David Fung is not used to teaching martial arts in his living room.

The proud owner of Manhattan Shaolin Kungfu & Qigong, located on Baxter Street in Chinatown, Fung has rearranged his living room to teach online while New York City isolates. 

Martial arts movements are rarely tailored to the small area between the couch and the television, but Fung has adapted to teaching an early open hand form, which is simpler and more compact. Since routines now require less space, Fung has been able to teach even more students.

“The benefit is no commute, I don’t have to travel to get to work,” says Fung. “We can teach more at the same time now, since space isn’t an issue.”

Over the past five years, Fung’s studio has built up a community of students, performing demonstrations at the United Nations, the New York Chinese Cultural Center, New York University, and the Chinese Embassy.

“Most of the people online have been part of the school for a while,” Fung says. “Once I knew that we were going to be sheltered in, I started planning to move online. I had requests before I even announced.”

Fung is surprised to see the uptick in class size, but he says that people still have a desire to exercise. Shaolin Kung Fu, he says, is an art form as much as it is a workout.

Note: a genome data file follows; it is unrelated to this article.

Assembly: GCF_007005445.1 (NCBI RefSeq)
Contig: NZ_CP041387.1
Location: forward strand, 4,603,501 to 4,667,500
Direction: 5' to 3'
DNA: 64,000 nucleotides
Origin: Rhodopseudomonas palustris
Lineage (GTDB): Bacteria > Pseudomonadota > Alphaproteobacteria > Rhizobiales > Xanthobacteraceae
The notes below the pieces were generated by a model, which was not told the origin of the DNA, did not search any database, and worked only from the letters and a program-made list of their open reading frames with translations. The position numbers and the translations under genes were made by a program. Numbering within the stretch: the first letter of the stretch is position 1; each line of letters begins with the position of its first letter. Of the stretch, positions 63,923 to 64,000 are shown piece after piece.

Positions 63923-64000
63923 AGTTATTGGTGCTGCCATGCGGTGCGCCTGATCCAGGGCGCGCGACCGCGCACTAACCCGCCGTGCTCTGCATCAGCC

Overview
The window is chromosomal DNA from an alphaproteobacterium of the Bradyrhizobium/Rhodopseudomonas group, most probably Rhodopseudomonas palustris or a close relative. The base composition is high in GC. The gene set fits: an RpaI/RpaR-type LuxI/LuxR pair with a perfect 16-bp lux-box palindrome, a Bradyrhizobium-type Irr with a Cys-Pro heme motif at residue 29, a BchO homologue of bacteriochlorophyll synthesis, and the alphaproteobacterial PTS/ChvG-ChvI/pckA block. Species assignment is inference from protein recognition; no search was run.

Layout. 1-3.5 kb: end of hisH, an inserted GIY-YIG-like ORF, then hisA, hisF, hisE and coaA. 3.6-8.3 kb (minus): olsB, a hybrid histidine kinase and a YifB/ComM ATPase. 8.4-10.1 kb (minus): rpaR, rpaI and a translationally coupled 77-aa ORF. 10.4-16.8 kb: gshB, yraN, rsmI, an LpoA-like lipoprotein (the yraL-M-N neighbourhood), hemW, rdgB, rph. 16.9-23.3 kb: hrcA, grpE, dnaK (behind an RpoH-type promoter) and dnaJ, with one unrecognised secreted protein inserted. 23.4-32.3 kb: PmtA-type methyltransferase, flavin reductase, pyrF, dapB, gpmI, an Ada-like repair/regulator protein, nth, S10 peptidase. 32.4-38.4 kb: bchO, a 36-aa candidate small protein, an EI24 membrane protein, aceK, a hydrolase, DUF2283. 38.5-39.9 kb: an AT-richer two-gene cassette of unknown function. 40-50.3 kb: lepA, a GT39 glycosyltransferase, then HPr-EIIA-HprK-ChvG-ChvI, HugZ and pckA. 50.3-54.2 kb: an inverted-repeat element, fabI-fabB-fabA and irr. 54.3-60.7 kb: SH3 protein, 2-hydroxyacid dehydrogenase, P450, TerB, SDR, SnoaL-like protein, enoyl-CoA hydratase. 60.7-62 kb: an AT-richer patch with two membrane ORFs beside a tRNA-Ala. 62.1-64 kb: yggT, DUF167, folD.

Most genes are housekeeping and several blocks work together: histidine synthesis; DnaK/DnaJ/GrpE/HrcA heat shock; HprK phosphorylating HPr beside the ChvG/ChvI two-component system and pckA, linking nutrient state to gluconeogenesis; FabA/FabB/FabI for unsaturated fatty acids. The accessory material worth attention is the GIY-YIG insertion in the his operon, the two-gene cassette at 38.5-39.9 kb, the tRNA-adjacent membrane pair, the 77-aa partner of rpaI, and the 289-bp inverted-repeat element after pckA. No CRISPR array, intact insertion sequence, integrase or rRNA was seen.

As a teenager, Fung was a camp counselor at Chuang Yen Monastery, a Buddhist temple in Putnam County, New York, home to the largest indoor statue of a Buddha in the Western Hemisphere. It was there that he fell in love with Shaolin Kung Fu, which he learned from a defected Chinese monk visiting the temple.

He says that he is happy that he still gets to teach his pupils during the epidemic, but that the atmosphere has changed tremendously.

In martial arts there is a technique known as the kihap, a short shout that demonstrates power and controls breathing while performing a move. The sound usually reverberates and fills the space of a studio. But with most of his students’ videos muted during class in order to avoid vocal delays and background noise, there’s an unnatural silence.

“I miss interacting with the students,” Fung says, remembering how many events the school was doing together just a couple of months ago for the Lunar New Year.

To stay in contact even more, Fung hosts online movie nights with chat windows, playing films such as “Journey to China II: The Iron Mask,” a Russo-Chinese fantasy film starring Jackie Chan and Arnold Swarzenegger that has yet to make its American box office debut.

“It’s surprising how we’ve been able to keep in touch while being separated,” says Fung. “It’s great that we live in a time that we can do this.”